Maternal and Child Health Journal

, Volume 13, Issue 4, pp 520–530 | Cite as

The Impact of Gestational Weight Gain and Diet on Abnormal Glucose Tolerance During Pregnancy in Hispanic Women

  • Alison Tovar
  • Aviva Must
  • Odilia I. Bermudez
  • Raymond R. Hyatt
  • Lisa Chasan-Taber


Objective To examine the association of gestational weight gain and dietary factors with abnormal glucose tolerance (AGT). Methods We conducted a prospective cohort study among 813 Hispanic prenatal care patients in Massachusetts. Gestational weight gain and oral glucose tolerance test results were abstracted from medical records. Dietary intake was assessed using a semi-quantitative food frequency questionnaire. Target weight gain was based on BMI-specific weekly weight gain rates established by the Institute of Medicine (IOM). Results We observed a statistically significant interaction between prepregnancy BMI and weight gain in relation to AGT (P < 0.01). Class II/III (BMI ≥ 35 kg/m2) obese women who had a high rate of weight gain (>0.30 kg/week) or who exceeded target weight were 3–4 times as likely to develop AGT compared to women who gained within IOM ranges (OR = 4.2, 95% CI 1.1–16.0, OR = 3.2 95% CI 1.0–10.5, respectively). Increasing levels of saturated fat and fiber and decreasing levels of energy-dense snack foods and polyunsaturated fat:saturated fat ratio were significantly associated with increased risk of AGT, independent of gestational weight gain. Conclusions Weight gain among class II/III obese women and certain dietary components may represent modifiable risk factors for AGT.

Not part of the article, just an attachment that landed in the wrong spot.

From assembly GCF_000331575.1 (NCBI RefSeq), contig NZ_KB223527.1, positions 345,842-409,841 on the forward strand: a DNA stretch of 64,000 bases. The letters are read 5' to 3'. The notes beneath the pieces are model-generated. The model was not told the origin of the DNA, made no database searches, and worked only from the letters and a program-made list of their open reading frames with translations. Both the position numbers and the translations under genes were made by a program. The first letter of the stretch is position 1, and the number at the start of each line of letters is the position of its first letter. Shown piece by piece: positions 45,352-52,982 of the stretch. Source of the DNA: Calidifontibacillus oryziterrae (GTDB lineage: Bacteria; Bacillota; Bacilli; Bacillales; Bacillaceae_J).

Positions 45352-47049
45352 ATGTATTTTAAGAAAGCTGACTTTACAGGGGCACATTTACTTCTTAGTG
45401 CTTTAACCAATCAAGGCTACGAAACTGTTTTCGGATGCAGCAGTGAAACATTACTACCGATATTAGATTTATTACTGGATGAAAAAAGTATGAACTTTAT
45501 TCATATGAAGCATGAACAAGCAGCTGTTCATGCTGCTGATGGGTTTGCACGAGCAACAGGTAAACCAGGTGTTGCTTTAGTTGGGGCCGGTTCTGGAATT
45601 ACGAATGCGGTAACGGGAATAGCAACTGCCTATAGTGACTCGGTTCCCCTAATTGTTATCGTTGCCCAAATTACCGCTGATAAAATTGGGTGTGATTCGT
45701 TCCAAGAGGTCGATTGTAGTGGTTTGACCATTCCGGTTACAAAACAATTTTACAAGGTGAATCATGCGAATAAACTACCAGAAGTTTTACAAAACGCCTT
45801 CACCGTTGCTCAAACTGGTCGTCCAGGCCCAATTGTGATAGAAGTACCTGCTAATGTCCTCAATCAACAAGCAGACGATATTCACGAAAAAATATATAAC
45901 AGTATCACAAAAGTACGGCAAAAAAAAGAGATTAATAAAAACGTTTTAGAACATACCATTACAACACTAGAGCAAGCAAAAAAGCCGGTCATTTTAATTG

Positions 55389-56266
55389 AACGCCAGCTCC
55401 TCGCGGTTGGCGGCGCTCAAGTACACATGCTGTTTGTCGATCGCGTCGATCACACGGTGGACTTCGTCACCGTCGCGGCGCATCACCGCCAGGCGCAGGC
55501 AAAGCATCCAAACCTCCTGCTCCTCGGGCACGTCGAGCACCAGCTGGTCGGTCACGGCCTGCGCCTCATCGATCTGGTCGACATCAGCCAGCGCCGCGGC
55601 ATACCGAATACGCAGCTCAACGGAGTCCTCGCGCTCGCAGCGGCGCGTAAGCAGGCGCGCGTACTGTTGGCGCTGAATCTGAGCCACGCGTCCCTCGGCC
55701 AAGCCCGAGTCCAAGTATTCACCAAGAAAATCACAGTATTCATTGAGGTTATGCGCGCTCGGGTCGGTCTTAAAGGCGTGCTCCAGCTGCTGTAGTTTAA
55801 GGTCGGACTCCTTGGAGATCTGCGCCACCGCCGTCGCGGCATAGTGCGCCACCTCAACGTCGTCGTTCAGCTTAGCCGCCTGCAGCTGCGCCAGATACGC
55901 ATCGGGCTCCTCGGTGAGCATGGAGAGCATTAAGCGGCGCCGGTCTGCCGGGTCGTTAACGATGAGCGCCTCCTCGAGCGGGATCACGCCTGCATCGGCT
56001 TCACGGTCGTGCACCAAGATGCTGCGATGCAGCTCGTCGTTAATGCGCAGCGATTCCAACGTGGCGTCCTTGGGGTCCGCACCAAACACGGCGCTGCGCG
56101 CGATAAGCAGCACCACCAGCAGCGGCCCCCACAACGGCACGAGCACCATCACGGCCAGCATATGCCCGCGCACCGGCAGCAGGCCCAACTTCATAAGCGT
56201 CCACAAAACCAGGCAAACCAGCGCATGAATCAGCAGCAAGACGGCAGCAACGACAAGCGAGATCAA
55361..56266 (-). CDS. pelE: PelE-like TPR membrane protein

Abnormal glucose tolerance Gestational diabetes Diet Hispanic Pregnancy Weight gain 



The first author received support from T32 DK062032-14S1 and from a diversity supplement to DK064902. The work was also supported by an American Diabetes Association Career Development Award 7-00-CD-02. The principal investigator had full access to all of the data in the study and takes responsibility for the integrity of the data and the accuracy of the data analysis.


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Copyright information

© Springer Science+Business Media, LLC 2008

Authors and Affiliations

  • Alison Tovar
    • 1
  • Aviva Must
    • 1
    • 2
  • Odilia I. Bermudez
    • 2
  • Raymond R. Hyatt
    • 2
  • Lisa Chasan-Taber
    • 3
  1. 1.Gerald J. and Dorothy R. Friedman School of Nutrition Science and PolicyTufts UniversityBostonUSA
  2. 2.Department of Public Health and Family MedicineGerald J. and Dorothy R. Friedman School of Nutrition Science and PolicyBostonUSA
  3. 3.Division of Biostatistics and Epidemiology, School of Public Health and Health SciencesThe University of MassachusettsAmherstUSA

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